lit lantern

We have very efficiently pared the claws of the Lion of Judah, certified him “meek and mild,” and recommended him as a fitting household pet for pale curates and pious old ladies. To those who knew him, however, he in no way suggested a milk-and-water person; they objected to him as a dangerous firebrand. True, he was tender to the unfortunate, patient with honest inquirers, and humble before heaven; but he insulted respectable clergymen by calling them hypocrites; he referred to King Herod as “that fox”; he went to parties in disreputable company and was looked upon as a “gluttonous man and a wine-bibber, a friend of publicans and sinners”; he assaulted indignant tradesmen and threw them and their belongings out of the Temple; he drove a coach-and-horses through a number of sacrosanct and hoary regulations; he cured diseases by any means that came handy, with a shocking casualness in the matter of other people’s pigs and property; he showed no proper deference for wealth or social position; when confronted with neat dialectical traps, he displayed a paradoxical humor that affronted serious-minded people, and he retorted by asking disagreeably searching questions that could not be answered by rule of thumb. He was emphatically not a dull man in his human lifetime, and if he was God, there can be nothing dull about God either.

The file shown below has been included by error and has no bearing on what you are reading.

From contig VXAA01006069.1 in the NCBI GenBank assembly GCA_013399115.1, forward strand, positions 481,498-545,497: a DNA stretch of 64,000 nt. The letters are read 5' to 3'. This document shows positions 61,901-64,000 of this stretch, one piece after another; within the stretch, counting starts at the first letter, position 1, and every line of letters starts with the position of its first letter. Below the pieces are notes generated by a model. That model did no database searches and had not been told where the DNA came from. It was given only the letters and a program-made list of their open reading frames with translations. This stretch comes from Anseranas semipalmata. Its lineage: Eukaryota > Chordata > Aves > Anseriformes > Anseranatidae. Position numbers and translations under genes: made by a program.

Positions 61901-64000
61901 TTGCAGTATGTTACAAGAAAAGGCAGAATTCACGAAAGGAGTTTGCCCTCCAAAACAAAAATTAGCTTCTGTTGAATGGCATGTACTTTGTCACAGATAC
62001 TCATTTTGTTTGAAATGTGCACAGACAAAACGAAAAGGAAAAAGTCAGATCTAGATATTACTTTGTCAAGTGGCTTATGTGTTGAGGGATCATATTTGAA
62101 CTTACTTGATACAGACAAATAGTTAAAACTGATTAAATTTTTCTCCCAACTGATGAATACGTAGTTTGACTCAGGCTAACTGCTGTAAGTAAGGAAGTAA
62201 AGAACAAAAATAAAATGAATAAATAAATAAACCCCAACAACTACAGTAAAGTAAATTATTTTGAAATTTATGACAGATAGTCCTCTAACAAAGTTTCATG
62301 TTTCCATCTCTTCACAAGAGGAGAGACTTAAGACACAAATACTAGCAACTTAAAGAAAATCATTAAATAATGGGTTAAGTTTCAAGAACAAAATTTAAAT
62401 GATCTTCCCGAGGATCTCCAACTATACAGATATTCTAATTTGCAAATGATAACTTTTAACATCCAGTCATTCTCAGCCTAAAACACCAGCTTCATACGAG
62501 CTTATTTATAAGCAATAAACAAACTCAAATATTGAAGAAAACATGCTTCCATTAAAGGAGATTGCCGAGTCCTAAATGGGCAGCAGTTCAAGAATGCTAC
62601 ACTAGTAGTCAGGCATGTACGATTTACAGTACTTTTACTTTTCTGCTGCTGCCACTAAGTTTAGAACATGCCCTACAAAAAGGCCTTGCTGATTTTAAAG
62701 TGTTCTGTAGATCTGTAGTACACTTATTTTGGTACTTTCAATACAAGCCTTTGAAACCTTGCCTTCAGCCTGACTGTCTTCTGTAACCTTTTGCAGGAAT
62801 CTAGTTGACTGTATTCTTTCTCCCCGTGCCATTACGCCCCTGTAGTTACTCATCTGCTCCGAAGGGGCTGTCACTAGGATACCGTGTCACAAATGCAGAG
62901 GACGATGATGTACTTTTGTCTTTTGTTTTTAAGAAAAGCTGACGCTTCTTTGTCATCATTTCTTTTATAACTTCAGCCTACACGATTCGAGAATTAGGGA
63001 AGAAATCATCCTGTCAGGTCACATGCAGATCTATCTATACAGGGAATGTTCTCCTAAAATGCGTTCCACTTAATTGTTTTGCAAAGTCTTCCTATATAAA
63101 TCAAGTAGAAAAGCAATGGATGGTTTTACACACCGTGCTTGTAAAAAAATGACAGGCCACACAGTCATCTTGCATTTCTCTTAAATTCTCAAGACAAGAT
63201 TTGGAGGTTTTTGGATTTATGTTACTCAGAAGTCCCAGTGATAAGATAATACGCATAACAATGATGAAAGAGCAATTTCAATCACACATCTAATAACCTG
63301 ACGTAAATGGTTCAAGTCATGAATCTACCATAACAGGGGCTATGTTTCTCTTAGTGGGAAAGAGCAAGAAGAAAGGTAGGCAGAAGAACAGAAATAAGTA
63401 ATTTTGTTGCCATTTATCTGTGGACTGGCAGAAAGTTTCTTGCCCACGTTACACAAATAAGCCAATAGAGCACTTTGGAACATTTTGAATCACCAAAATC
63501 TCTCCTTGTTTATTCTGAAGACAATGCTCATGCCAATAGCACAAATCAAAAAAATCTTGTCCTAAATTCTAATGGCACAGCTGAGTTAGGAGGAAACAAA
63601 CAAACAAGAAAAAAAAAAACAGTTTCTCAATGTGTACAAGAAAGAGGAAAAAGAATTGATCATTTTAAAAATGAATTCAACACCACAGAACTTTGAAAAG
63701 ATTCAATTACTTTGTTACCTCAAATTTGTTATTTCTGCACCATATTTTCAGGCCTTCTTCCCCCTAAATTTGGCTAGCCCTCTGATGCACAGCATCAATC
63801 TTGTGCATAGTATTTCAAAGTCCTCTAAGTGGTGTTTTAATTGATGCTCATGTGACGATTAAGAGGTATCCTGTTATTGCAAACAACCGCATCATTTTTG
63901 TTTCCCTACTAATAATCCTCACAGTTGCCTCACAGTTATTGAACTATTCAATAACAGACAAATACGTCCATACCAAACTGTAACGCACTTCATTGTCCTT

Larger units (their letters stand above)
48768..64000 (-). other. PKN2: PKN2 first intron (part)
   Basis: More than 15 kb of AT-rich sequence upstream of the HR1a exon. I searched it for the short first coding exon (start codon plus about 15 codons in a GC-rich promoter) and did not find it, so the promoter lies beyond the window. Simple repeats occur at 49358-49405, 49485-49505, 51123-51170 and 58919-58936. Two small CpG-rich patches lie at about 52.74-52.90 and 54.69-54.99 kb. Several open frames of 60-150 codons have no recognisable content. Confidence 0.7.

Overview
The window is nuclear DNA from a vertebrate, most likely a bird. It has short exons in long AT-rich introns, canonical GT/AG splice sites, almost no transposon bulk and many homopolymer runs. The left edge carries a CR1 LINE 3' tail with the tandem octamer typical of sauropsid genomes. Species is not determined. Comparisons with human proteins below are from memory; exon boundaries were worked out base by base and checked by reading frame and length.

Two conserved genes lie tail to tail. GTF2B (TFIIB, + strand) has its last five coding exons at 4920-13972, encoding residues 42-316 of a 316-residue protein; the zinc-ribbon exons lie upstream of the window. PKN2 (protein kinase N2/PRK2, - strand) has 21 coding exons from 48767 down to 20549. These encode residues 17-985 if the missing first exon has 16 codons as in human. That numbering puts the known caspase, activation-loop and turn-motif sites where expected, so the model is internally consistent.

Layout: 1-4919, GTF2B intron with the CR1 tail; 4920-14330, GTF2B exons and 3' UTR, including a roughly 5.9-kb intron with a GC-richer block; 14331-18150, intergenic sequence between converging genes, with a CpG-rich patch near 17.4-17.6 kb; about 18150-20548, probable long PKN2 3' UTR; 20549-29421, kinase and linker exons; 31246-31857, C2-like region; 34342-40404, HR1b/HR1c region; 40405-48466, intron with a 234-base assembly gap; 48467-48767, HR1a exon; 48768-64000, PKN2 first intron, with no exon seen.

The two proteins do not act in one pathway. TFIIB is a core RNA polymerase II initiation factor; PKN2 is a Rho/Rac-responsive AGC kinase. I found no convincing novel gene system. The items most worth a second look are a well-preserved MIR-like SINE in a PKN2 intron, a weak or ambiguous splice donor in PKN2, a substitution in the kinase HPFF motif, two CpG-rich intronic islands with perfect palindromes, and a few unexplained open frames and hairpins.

Source: Bread and Wine